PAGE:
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Cuba

  • S. H. Steinberg
Part of the The Statesman’s Yearbook book series (SYBK)

Abstract

Cuba, except for a brief period of British occupancy in 1762–63, remained a Spanish possession from the date of its discovery by Columbus in 1492 until 10 December, 1898, when the sovereignty was relinquished under the terms of the Treaty of Paris, which ended the armed intervention of the United States in the struggle of the Cubans against Spanish rule. Cuba thus became an independent state. A convention which assembled on 5 November, 1900 drew up a constitution which was adopted 21 February, 1901, under which the island assumed a republican form of government, with a President. Vice-President, a Senate and a House of Representatives.

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Books of Reference

Books of Reference concerning Cuba: 1. Official Publications

  1. The official gazette is the Gaceta Oficial.Google Scholar
  2. Annuario Estadistico de la Republica de Cuba. Havana. Annual. (First issue, 1914.)Google Scholar
  3. Problems of the New Cuba: Report of the Commission on Cuban Affairs appointed by the Foreign Policy Association of New York at the request of the Cuban Government. New York, 1935.Google Scholar
  4. Report of the Committee on Foreign Relations on Affairs in Cuba. United States Senate, No. 885. Fifty-fifth Congress. Washington.Google Scholar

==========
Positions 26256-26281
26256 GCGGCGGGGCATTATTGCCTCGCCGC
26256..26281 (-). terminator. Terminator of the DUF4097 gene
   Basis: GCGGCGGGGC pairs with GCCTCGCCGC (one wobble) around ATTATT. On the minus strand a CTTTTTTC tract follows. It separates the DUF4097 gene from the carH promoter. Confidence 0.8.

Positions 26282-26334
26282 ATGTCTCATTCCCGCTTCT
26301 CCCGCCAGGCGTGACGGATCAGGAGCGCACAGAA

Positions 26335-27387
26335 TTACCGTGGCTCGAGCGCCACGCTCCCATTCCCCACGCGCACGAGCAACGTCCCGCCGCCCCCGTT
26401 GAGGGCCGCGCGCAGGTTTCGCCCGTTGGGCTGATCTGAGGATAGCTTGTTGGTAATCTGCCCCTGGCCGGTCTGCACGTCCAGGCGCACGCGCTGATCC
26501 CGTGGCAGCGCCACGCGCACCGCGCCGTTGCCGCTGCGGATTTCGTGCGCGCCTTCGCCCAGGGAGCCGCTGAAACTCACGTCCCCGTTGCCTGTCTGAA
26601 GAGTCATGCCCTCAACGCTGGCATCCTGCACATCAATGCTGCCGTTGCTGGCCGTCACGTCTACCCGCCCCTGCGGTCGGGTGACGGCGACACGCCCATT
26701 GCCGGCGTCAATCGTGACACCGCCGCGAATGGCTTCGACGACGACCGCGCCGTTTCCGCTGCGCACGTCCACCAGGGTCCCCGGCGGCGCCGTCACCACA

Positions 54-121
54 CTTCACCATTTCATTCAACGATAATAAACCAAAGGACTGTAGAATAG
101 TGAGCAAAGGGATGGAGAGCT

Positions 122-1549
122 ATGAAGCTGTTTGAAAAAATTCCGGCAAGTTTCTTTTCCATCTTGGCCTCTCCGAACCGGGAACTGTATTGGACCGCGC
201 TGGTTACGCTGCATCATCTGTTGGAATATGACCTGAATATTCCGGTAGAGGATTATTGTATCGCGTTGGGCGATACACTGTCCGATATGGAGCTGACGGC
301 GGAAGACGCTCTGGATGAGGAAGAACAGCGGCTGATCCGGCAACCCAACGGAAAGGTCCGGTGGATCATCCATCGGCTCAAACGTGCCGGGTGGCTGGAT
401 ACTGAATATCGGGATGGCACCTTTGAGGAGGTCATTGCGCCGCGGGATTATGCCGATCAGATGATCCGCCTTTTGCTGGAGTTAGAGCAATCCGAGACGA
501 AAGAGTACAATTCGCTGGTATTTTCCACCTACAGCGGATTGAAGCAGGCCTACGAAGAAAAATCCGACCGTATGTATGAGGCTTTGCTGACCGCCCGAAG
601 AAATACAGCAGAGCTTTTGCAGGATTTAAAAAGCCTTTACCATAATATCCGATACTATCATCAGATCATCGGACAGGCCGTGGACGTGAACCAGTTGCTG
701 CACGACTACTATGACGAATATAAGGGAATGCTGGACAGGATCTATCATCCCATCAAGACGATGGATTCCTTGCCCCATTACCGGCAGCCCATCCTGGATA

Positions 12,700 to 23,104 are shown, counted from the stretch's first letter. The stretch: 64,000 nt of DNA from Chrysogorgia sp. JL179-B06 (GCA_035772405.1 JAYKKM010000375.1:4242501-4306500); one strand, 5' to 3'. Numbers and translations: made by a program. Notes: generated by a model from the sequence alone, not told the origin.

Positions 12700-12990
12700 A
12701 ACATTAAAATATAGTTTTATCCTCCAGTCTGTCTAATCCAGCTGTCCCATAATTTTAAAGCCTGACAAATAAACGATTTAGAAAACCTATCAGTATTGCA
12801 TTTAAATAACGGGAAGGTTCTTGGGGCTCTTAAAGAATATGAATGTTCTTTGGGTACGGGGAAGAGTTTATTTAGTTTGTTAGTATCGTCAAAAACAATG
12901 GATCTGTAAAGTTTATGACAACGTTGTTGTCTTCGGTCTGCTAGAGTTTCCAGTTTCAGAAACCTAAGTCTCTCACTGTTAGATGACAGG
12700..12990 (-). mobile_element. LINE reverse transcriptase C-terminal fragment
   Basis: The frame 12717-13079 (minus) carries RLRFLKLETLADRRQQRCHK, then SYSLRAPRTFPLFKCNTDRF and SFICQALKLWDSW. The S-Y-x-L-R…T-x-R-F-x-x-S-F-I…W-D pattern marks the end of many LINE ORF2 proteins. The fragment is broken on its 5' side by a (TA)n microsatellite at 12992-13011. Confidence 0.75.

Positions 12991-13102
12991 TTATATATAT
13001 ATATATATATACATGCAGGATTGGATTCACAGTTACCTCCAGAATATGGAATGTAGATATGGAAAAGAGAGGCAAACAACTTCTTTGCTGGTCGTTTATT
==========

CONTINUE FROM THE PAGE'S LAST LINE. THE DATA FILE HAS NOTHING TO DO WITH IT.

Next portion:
5. Estadîstica General: Comercio Exterior. Quarterly and Annual.—Movimiento de Poblacìòn. Monthly and Annual. Havana.Google Scholar
  6. Informe Bi-Anual Sanitario y Demográfico. Havana.Google Scholar

2. Non-Official Publications

  1. Guia-directorio de la república de Cuba. (Bailly-Baillière-Riera.) Comercio, industrial, agricultura, ganaderia, minerîa, propiedad, profesiones y elemento ofìcial. Barcelona, 1922.Google Scholar
  2. Anuario Azucarero de Cuba 1944 (Cuba Sugar Year Book), Havana, 1944.Google Scholar
  3. Altunaga (R. R.), Derecho Mercantil. Madrid, 1917.Google Scholar
  4. Beals (Carleton), The Crime of Cuba. London, 1934.Google Scholar
  5. Bishop (C. M.) and Marchant (A.), Guide to the Law and Legal Literature of Cuba, the Dominican Republic and Haiti, Library of Congress. Washington, D.C., 1944.Google Scholar
  6. Camps (G.), Isla de Pinos. Santa Fé, Isle of Pines, 1927.Google Scholar
  7. Chapman (C. E.), A History of the Cuban Republic: A Study in Hispanic American Politics. New York and London, 1927.Google Scholar
  8. Fitzgibbon (R. H.), Cuba and the United States, 1900–1935. Menasha, 1935.Google Scholar
  9. Friedlaender (H. E.), Historia Económica de Cuba. Havana, 1944.Google Scholar
  10. Guggenheim (H. F.), The United States and Cuba : A Study in International Relations. London, 1934.Google Scholar
  11. Johnson (W. F.), History of Cuba. 5 vols. New York, 1920.Google Scholar
  12. Lindsay (F.) and Winters (N. O.), Cuba and Her People of To-day. Revised. Boston, 1928.Google Scholar
  13. Massip (Salvador) and Massip (Sarah E. Y. de), Introduccion a la Geografia de Cuba. Vol. I, Geografìa fisica. Havana, 1942.Google Scholar
  14. Sanchez (Ramiro Guerray), Manual de Historia de Cuba. Havana, 1938.Google Scholar
  15. Strode (H.), The Pageant of Cuba. New York and London, 1935.Google Scholar
  16. Terry (Philip), Terry’s Guide to Cuba. New York, 1926.Google Scholar
  17. Torriente (C. de la), Cuba y los Estados Unidos. Introduction by James Brown Scott. Havana, 1929.Google Scholar
  18. Trelles (C. M.), Biblioteca geográfica Cubana. Matanzas, 1920.Google Scholar

Copyright information

© Palgrave Macmillan, a division of Macmillan Publishers Limited 1947

Authors and Affiliations

  • S. H. Steinberg

There are no affiliations available

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